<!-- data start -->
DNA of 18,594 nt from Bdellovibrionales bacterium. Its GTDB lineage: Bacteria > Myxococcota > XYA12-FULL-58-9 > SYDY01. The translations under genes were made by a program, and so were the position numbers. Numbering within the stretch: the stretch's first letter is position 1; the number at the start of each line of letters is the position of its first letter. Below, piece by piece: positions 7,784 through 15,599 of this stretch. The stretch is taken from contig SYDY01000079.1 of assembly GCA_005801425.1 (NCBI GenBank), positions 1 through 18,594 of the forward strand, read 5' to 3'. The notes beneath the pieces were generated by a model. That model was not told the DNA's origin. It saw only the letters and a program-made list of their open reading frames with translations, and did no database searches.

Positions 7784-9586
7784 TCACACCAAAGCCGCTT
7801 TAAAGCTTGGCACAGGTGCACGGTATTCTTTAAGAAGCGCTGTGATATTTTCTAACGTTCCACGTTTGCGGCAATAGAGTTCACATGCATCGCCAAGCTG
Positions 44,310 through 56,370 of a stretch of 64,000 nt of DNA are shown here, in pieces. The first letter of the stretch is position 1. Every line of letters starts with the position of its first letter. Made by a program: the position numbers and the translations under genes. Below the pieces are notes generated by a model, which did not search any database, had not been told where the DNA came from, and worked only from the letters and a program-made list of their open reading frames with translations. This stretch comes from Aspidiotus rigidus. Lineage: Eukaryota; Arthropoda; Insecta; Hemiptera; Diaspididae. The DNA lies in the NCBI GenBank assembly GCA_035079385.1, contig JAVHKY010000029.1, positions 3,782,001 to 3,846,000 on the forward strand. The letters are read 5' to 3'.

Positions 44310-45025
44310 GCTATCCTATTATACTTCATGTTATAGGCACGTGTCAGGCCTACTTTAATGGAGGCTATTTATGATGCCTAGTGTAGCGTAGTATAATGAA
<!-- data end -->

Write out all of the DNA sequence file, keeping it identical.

DNA of 18,594 nt from Bdellovibrionales bacterium. Its GTDB lineage: Bacteria > Myxococcota > XYA12-FULL-58-9 > SYDY01. The translations under genes were made by a program, and so were the position numbers. Numbering within the stretch: the stretch's first letter is position 1; the number at the start of each line of letters is the position of its first letter. Below, piece by piece: positions 7,784 through 15,599 of this stretch. The stretch is taken from contig SYDY01000079.1 of assembly GCA_005801425.1 (NCBI GenBank), positions 1 through 18,594 of the forward strand, read 5' to 3'. The notes beneath the pieces were generated by a model. That model was not told the DNA's origin. It saw only the letters and a program-made list of their open reading frames with translations, and did no database searches.

Positions 7784-9586
7784 TCACACCAAAGCCGCTT
7801 TAAAGCTTGGCACAGGTGCACGGTATTCTTTAAGAAGCGCTGTGATATTTTCTAACGTTCCACGTTTGCGGCAATAGAGTTCACATGCATCGCCAAGCTG
Positions 44,310 through 56,370 of a stretch of 64,000 nt of DNA are shown here, in pieces. The first letter of the stretch is position 1. Every line of letters starts with the position of its first letter. Made by a program: the position numbers and the translations under genes. Below the pieces are notes generated by a model, which did not search any database, had not been told where the DNA came from, and worked only from the letters and a program-made list of their open reading frames with translations. This stretch comes from Aspidiotus rigidus. Lineage: Eukaryota; Arthropoda; Insecta; Hemiptera; Diaspididae. The DNA lies in the NCBI GenBank assembly GCA_035079385.1, contig JAVHKY010000029.1, positions 3,782,001 to 3,846,000 on the forward strand. The letters are read 5' to 3'.

Positions 44310-45025
44310 GCTATCCTATTATACTTCATGTTATAGGCACGTGTCAGGCCTACTTTAATGGAGGCTATTTATGATGCCTAGTGTAGCGTAGTATAATGAA